InhaltIm fiktiven Roselet in den südafrikanischen Drakensbergen wird die Leiche der bildhübschen Amahle gefunden, eines Mädchens vom Stamm der Zulu. Detective Emmanuel Cooper spricht zwar seit seiner wilden Kindheit leidlich Zulu, ohne die Feinfühligkeit seines Constables Shabalala vom Stamm der Zulu wäre er in der heiklen Ermittlung jedoch aufgeschmissen. Seit der Mordfall an Coopers Dienststelle in Durban gemeldet wurde, nicht etwa an die örtliche Polizeidienststelle, scheint nichts normal und Cooper sitzt im Südafrika zur Zeit der Apartheid zwischen allen Stühlen. Amahles Vater, ein mächtiger Stammeshäuptling, betrachtet seine Tochter als Kapital, das ihm spätestens mit ihrer Verheiratung zufallen wird; ihre Arbeitgeber, die Familie Reed, sind einflussreiche Farmer britischer Herkunft, die sich Weißen mit niederländischen Vorfahren naturgemäß überlegen fühlen, während der Ortspolizist im provinziellen Hierarchiegespinst vorsichtshalber den Kopf einzieht und den Unwissenden spielt. Der vom Krieg gebrochene Emmanuel hat in schwierigen Situationen noch immer die Stimme seines britischen Armee-Seargants aus dem Zweiten Weltkrieg im Ohr. Zu Shabalala und ihm gesellt sich auch in diesem Fall der jüdische Dr. Zweigman, dessen Kinder in einem deutschen KZ ums Leben gekommen sind. In den Figuren von Shabala und Zweigman führt Malla Nunn pointiert Südafrikas Rassentrennung ad absurdum. Der Zwei-Meter-Mann Shabalala wird von Weißen ungehindert mit „Boy“ angesprochen und darf in ihren Haushalten nur „draußen“ mit den Landarbeitern essen; für Zweigman als Juden gibt es in Roselet kein Hotelzimmer. Ihr zugeteilter Platz in einem rassistischen System bestimmt die Motive, aus denen die Beteiligten handeln; aber erst Coopers und Shabalalas Händchen für Sonderlinge, die vom vorgezeichneten Weg abweichen, führt schließlich zur Lösung.FazitDie Ermittlungen folgen sozialen Normen in einem komplexen System der Rassentrennung. Mala Nunn gibt tiefen Einblick in südafrikanische Verhältnisse in den 50ern des vorigen Jahrhunderts - aus dem für die Zeit charakteristischen Blickwinkel, dass weiße Männer über die restliche Bevölkerung herrschen und weiße Frauen das als naturgegeben hinnehmen.Zitat„Emmanuel schritt davon, bevor sie davon anfangen konnte, dass die meisten Leute in Roselet eigentlich braves Landvolk wären, herzensgut und gastfreundlich. Jeder Südafrikaner war ein ganz vernünftiger Mensch innerhalb der Grenzen seiner eigenen Familie und seiner eigenen Rasse. Es waren die Schnittstellen, an denen sie tödlich versagten.“(Seite 170)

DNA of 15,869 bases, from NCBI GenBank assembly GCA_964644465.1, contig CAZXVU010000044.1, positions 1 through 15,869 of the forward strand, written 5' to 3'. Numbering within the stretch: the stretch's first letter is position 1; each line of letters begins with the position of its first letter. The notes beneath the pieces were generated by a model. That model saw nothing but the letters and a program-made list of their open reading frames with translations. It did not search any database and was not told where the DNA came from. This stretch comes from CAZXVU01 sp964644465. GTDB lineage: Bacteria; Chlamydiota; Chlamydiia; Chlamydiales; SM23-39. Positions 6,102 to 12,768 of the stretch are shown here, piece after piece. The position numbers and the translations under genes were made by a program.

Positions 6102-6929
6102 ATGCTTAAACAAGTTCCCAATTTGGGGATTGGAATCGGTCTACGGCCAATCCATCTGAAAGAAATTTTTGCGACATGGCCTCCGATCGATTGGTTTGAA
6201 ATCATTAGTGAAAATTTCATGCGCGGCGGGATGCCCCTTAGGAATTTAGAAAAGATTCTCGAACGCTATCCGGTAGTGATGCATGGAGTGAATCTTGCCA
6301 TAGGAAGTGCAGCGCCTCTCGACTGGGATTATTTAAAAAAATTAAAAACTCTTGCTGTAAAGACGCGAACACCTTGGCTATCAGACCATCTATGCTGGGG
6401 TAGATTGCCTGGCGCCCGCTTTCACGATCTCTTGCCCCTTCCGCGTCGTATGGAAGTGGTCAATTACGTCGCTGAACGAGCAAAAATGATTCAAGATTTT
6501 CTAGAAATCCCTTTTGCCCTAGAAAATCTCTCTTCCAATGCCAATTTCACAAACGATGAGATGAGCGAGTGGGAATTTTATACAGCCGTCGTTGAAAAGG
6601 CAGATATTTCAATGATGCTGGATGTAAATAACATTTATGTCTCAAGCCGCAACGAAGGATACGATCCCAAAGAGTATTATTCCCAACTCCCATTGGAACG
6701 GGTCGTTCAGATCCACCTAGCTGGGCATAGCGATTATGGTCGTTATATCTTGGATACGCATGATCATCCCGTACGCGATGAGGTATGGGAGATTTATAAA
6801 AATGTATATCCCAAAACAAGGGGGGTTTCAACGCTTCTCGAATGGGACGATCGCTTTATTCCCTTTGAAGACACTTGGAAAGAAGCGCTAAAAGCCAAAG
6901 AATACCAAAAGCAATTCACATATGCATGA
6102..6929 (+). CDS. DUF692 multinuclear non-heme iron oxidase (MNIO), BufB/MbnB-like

• Rachel